Form and Function

9/ 10

It’s a big climb up to the cab, but the Silverado HD provides large side steps. However, the steps are not ideal—they're made out of hard plastic, and the grooves face outward. If mud gets on them, they will get slippery. It would be better if the grooves ran the length of the side steps. We recommend that some owners in muddy or snowy regions consider aftermarket side rails, with perhaps better grips for your work boots. Luckily the corner steps, spray-in bed liner, and EZ lift-and-lower tailgate all make working with the Silverado HD a snap.

The cabin controls are straightforward and feature large dials for the radio volume, tuner, and climate controls. We’ve repeatedly said these features need to be easy to use. If you’re headed to the worksite before the sun's up, there is no easier design choice for those early morning workers than dials and buttons.

The center console features a deep well, but also comes with plenty of power points, USB ports, and an available wall-style power-outlet. There are many ways to power all your gear in here.

Tech Level

9/ 10

The base infotainment unit is a small 4.2-inch color screen. If you can afford it, go for the larger 8-inch MyLink touchscreen infotainment system. It has a very easy-to-use layout, with large home screen icons and easy moving about the menus. These are available with and without navigation, but even if you don’t have navigation, you can tap into your own smartphone’s maps app using Apple CarPlay or Android Auto integration. Such support is also a great way to send and receive text messages by voice control and offers easy access to podcasts and music apps.

The Silverado’s navigation system also has real-time traffic and weather forecasts. You can also cycle through radio presets on the trip computer, and you can save AM, FM, and SiriusXM presets simultaneously.


8/ 10

The reversing camera is large, vivid, and has active guidelines that turn with the wheel. However, the most helpful safety feature is the pair of cameras built into the side mirrors. When you click the turn signal to one side, it activates that camera and presents the image on the center screen. This is similar to the feature pioneered by Honda with LaneWatch, but while LaneWatch covers only the driver’s-side blind spot, Chevy’s system covers both sides.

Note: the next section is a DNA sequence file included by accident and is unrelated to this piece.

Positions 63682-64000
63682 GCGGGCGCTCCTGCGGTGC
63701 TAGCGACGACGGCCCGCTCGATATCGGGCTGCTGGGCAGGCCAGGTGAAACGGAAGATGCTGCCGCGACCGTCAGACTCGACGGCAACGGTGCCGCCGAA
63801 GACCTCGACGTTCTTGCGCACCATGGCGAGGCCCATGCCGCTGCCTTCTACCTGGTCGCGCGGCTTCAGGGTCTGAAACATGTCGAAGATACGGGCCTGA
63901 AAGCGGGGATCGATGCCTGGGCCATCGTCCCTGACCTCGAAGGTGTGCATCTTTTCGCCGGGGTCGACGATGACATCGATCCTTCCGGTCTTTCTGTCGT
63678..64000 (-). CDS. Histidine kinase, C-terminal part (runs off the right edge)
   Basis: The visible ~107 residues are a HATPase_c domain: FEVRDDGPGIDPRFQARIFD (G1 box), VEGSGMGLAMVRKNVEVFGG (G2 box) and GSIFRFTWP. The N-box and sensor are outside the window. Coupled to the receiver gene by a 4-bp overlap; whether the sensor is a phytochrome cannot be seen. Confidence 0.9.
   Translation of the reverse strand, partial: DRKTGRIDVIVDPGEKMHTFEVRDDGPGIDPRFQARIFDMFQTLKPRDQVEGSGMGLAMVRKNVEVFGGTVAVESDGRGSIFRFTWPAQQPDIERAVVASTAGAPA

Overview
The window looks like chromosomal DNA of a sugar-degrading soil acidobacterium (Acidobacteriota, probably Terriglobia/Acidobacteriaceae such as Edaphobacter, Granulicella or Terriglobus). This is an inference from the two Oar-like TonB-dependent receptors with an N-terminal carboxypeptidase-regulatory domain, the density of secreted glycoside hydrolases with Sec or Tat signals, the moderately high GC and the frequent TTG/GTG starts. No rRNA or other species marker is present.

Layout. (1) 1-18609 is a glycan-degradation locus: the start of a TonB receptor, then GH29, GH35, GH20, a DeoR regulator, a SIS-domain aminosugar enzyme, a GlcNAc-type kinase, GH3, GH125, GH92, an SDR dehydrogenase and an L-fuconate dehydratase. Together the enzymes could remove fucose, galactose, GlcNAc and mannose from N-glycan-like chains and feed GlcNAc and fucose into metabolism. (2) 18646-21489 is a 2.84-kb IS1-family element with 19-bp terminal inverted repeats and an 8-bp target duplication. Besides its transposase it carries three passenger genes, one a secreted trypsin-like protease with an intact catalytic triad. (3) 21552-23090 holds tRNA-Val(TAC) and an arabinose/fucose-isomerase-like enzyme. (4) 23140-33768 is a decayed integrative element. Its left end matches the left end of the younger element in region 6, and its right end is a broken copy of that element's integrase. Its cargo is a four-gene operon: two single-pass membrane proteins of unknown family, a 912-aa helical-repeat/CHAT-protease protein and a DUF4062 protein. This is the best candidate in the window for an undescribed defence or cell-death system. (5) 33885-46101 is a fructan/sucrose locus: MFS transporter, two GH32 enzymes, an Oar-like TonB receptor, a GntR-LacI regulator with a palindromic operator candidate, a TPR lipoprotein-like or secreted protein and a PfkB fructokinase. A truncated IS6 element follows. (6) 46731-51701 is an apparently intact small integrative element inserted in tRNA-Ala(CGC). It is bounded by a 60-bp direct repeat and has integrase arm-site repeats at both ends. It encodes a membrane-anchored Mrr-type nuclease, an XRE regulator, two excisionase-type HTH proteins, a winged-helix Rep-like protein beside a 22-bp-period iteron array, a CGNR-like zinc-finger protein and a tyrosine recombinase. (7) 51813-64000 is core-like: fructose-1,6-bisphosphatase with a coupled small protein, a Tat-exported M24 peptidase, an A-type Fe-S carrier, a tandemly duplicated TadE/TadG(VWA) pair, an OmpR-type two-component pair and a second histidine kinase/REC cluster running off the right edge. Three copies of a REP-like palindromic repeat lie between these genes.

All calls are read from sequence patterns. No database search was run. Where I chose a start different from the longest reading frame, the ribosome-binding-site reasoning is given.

This camera system is extremely helpful when checking clearances on tight corners. Drivers sit up so high in the Silverado HD that the system will help checking blind spots when making a lane change on the highway.

With the amount of towing you’d expect out of a heavy-duty pickup, the Silverado HD provides the latest trailering safety equipment. This includes features like trailer brake control and the ability to cycle through all the cameras while you’re towing. But for the truly seasoned tower, the low-tech wide-angle mirrors on either side will be more than enough to get the job done.


8/ 10

Base MSRP for the 2017 Chevrolet Silverado 2500HD is $33,610. That’s for a rear-wheel drive Work Truck trim. That base price nets you the gas V8 engine, 4.2-inch color screen, 4 speakers, and a USB port.

From there, other trims include LT, LTZ, and High Country. An LT starts at $38,175 and adds features like the larger MyLink touchscreen, 17-inch aluminum wheels, heated seats, a leather-wrapped steering wheel, and Bluetooth connectivity.

An LTZ trim starts at $45,945 and adds features like leather seating, dual-zone automatic climate control, remote start, and even more chrome on the mirror caps and door handles.

The top-tier trim is the High Country, which starts at $54,685. The High Country swaps out a lot of the chrome for color-matched bumpers, a unique grille design, and 20-inch wheels.

We tested the LT double cab, with options like the LT convenience package, which adds plenty of creature comforts, for $1,425. Those creature comforts include a power driver’s seat, front fog lamps, dual-zone climate control, tilt steering column, remote vehicle starter, and a 110-volt, wall-style power outlet. Other options on our test model included 18-inch chrome aluminum wheels for an additional $1,295 and, of course, the Duramax V8, which added $9,340 to the price. With all the other little odds and ends, our LT—not an LTZ or High Country mind you, but an LT—carried a sticker price of $62,575.

But that’s the heavy-duty price of doing heavy-duty business in 2017. The price of our test model gets you the diesel engine, but also innovations like those available side cameras. Unique features like that will not only make life a bit easier the next time you have to tow, but will continue to make the Silverado HD a fixture at worksites for decades to come.

Updated by George Kennedy